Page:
We are going to be running a short series here on the Power of Two blog over the next few weeks.  Let’s call it a mini-course on how to communicate with your spouse.  Essentially it boils down to this, communication in marriage is essential and so many folks struggle with how to do it! When you stop communicating with a spouse or partner it’s a signal that something may be wrong, but what?  Why did you stop talking?  Or maybe you talk to each other all day, and at the same time never really share anything deeper than the surface anymore.  Remember when you were first dating, falling in love or getting married, did it ever feel like there wasn’t enough time in the day to talk to each other about life, dreams, ideas, art, music, books? Getting back to that level of conversation may take time, just like anything else though you just have to start somewhere.  Here an idea of where to start…

Ask good questions.

Sounds simple right? Learning to talk to each other again is a process and takes some time and practice. Taking the time to learn new skills is invaluable for any relationship. One of the core skills groups we teach Power of Two is talking and listening.  Talking about thoughts, feelings, ideas, wishes without falling into the crossover trap and listening to learn.  While these skills require effort and time to learn, there are simple steps you can take to start to turn things around today.

We are kicking off this series in honor of Valentine’s day. The theme of this post is how to communicate with your spouse, on a date. If you are one of the lucky ones who managed to secure a babysitter and get reservations at a romantic restaurant you may want to spend a little time thinking about how to intentionally reconnect to partner while you have the time carved out. Even if you plan to stay home and do something more low key, you can invite a deeper experience with a little thought ahead of time. Continue reading How to communicate with your spouse: On a date

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Want more communication in relationships? Stop should-ing and start sharing.

Have you ever been around someone who just shoulds all over you? I recently spent some time with a very dear friend of mine who shoulds instead of shares, leading to a breakdown of communication in relationships.  He tells me I should do this and I should do that and I can’t help but feel instantly on the defensive. In the end, I stop listening. This friend is also one of the most caring and supportive friends I have, I know his intentions are well meaning. I know that what he is trying to do is share in the excitement he feels.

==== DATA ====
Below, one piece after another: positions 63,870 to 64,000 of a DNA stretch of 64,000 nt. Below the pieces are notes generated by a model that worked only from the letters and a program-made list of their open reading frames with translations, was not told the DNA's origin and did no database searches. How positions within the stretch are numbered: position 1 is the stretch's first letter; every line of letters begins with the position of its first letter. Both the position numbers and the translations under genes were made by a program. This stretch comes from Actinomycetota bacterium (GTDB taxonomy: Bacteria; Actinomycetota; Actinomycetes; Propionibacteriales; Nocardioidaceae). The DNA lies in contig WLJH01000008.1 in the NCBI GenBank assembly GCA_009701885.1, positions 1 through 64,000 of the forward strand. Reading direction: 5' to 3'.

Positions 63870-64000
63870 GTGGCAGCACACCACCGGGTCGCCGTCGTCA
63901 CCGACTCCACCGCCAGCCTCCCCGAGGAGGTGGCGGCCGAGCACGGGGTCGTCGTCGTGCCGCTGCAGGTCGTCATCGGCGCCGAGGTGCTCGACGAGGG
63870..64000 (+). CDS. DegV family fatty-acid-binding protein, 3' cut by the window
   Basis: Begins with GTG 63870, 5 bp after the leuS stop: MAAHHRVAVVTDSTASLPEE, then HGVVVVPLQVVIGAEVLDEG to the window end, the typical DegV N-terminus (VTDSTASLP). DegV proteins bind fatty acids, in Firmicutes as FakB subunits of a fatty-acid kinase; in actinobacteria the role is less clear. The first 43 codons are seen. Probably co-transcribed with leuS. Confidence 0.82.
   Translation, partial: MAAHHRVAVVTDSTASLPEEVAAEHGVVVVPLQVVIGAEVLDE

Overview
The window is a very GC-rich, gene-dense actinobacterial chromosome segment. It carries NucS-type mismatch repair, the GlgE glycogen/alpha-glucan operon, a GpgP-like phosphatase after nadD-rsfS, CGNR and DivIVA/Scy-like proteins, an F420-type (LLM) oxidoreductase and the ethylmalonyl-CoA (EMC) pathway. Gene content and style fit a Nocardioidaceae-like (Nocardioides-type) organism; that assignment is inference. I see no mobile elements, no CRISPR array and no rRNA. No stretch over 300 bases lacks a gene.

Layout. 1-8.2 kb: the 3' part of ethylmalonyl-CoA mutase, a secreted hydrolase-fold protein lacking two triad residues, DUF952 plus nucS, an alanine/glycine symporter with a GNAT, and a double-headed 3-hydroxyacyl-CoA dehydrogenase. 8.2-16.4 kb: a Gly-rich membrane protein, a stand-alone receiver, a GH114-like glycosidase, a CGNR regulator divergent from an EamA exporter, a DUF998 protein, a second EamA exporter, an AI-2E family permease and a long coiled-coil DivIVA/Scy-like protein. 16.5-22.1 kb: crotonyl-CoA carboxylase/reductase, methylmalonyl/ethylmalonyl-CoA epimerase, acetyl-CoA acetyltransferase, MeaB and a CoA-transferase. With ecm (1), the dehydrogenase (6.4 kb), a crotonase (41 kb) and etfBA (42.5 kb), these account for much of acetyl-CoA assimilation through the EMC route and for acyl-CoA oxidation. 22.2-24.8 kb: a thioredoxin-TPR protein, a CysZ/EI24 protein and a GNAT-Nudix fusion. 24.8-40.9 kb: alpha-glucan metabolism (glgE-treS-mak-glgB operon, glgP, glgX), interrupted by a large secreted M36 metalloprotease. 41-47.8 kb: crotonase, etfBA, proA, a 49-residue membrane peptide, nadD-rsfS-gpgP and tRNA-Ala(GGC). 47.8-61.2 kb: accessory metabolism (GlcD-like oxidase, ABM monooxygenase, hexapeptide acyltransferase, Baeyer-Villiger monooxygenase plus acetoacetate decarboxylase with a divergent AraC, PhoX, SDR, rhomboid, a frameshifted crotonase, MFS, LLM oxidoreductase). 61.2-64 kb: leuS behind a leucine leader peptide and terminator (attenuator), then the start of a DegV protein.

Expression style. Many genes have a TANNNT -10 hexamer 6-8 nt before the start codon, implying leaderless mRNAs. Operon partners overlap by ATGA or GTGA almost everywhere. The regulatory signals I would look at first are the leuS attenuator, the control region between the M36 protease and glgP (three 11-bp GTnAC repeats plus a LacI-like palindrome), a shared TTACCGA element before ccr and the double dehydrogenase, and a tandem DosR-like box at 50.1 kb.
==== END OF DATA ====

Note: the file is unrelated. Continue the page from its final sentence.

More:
Do you have anyone in your life who “shoulds” you?

I have come to expect these sorts of interactions with this particular friend and to a certain degree they can sometimes just be what they are. On the other hand this kind of communication in relationships, specifically in a marriage can lead to real problems overtime. Defensiveness, bitterness, frustration, and hurt feelings can build up and leave you feeling unheard and uncared for.

At Power of Two we have a term for this kind of communication in relationships, it’s called a crossover. A crossover is essentially one person entering into another persons emotional territory.  Telling someone what they think, feel, are or in this case what they should think, feel, be or do.

communication in relationships

Are you guilty of shoulding? Here’s what you can do to stop “shoulding” on your loved ones?

Turn what would have been a should statement into and “I-statement” So…

“You should call your mother” could be “I wonder what’s happening with your mother?  When is the last time you two spoke?”

“You should eat more vegetables” could be “I feel healthier when I eat more vegetables. How would you feel about having a salad along with dinner tonight?

Remember the mantra “talk about yourself, ask about the other.” Keeping this simple idea in mind will help you keep the focus where it ought to be, yourself!

The cure for the crossover is the “I-statement”  essentially replacing the “you” with “I.”  I feel.., I think…, I want to…, I really enjoyed… followed by a how or what question. Not only are you able to share something meaningful to you, you are showing your friend and loved one that you are interested in what they think.  It’s a WIN WIN!!

No one wants to be told what to think, feel or do.  At the same time, sharing rich and meaningful experiences you have had with your partner, friends and loved ones is incredibly valuable and important.  So stop should-ing and start sharing to have more communication in your relationships!